Russian Classical Ballet Academy

About A.Vaganova and her system

Vaganova's system is the natural development and continuation of the traditions of the Russian school of ballet. The creative efforts of many Russian choreographers, instructors and dancers were directed toward the perfection of the technique and expressiveness of classical ballet. Many well-known foreign instructors also worked for the Russian stage.

The skills that they imparted were assimilated creatively by the performers and were sometimes considerably altered in stage practice. The enormous experience amassed by those associated with Russian ballet was critically interpreted and systematized in the Soviet period, and became the innovative basis of the activity of Soviet ballet instructors.

This grandiose work was headed by Agrippina Vaganova, a professor of choreography, a People's Artist of the Russian Soviet Federative Socialist Republic and an instructor in the Leningrad State Ballet School which now bears her name.

In the creative life of Agrippina Yakovlevna Vaganova (1879-1951) two periods can be clearly distinguished. The first of these, her stage career as a dancer, she usually recalled with bitterness. The second, her activity as an instructor after the Revolution, brought her worldwide recognition.

And yet these periods are interconnected. It is precisely in her dissatisfaction with her artistic career that the sources of her subsequent achievements lie concealed. The pages of Vaganova's recently published memoirs reveal the figure of a woman who was a persistent seeker from her very youth.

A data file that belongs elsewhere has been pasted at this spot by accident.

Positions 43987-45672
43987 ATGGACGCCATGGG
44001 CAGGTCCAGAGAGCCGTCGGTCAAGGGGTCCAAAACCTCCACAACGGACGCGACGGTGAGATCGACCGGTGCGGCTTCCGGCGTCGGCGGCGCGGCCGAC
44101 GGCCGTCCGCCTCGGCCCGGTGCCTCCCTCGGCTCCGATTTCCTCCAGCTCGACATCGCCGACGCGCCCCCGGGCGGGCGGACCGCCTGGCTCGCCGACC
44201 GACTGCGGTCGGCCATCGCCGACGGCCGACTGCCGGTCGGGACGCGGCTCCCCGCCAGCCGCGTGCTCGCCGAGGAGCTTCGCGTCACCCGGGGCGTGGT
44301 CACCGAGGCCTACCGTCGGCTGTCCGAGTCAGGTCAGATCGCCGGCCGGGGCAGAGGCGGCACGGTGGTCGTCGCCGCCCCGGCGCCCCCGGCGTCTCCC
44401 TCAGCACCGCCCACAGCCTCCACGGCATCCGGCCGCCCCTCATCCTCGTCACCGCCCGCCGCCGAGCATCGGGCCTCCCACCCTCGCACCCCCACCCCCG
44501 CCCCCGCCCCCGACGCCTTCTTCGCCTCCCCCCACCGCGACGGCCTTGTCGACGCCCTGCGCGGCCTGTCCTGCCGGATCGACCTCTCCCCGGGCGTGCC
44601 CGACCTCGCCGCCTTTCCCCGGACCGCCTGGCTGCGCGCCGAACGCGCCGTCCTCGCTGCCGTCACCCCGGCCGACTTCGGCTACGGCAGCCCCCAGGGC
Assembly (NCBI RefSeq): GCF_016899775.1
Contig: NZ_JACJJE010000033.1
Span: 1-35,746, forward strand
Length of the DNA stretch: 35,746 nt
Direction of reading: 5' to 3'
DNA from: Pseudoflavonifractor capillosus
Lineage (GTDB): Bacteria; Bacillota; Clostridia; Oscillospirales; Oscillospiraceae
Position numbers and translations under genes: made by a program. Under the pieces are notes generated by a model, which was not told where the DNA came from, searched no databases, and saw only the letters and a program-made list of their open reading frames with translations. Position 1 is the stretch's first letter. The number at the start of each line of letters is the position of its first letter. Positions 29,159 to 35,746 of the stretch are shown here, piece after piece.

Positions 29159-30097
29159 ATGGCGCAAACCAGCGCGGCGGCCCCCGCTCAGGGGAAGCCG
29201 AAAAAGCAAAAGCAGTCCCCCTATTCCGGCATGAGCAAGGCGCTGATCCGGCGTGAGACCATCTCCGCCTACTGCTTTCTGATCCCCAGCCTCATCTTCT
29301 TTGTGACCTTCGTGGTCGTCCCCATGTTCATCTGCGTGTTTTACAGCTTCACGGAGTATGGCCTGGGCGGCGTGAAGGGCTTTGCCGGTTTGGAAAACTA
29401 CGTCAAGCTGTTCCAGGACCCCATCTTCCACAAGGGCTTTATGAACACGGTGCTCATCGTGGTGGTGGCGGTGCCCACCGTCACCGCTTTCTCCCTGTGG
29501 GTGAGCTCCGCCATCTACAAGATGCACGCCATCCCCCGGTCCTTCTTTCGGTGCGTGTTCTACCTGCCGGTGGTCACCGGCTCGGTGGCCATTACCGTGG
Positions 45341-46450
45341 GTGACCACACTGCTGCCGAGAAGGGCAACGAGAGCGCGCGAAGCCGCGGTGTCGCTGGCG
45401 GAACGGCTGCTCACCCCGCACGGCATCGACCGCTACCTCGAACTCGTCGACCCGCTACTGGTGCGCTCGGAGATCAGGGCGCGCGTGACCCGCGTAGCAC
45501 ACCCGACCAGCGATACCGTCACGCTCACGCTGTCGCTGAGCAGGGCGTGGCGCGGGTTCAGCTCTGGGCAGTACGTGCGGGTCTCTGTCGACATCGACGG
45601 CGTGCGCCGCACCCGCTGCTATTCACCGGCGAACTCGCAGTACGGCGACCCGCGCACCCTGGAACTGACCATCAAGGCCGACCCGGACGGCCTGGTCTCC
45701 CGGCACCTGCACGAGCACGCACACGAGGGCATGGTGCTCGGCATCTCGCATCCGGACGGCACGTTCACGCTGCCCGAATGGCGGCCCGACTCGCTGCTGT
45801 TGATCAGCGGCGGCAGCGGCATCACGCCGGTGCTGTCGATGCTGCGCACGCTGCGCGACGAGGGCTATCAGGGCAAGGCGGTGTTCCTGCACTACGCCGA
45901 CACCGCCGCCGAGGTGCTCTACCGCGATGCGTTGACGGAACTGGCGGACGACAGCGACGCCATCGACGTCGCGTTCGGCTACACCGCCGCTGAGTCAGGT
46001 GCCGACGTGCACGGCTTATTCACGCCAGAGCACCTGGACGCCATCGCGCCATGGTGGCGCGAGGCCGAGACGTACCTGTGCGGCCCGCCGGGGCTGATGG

A brilliant dancer of the Maryinsky Theater, Vaganova had become famous as the "queen of variations" in ballets in which the leading roles were performed by Pavlova and Karsavina, Preobrajenska(ya) and Kshesinskaya (Kchessinska), but she received the title of ballerina only a year before her farewell benefit performance, and in 1916 she left the stage for good.

She left deeply disappointed. . . . The causes of this were rooted not only in the atmosphere of routine prevalent on the Imperial stage. Extremely self-critical and demanding, Vaganova became aware of the inadequacies of her dance technique. "It was obvious that I was not progressing. And that was a terrible thing to realize. So then, I started to feel pangs of dissatisfaction both with myself and with the old system of teaching," she wrote in the rough draft of her memoirs.

Vaganova never lost an opportunity to learn from her older stage companions, but the principal factor was still her independent work, her search for a personal approach to ballet on the basis of a critical assimilation of the experience of her contemporaries.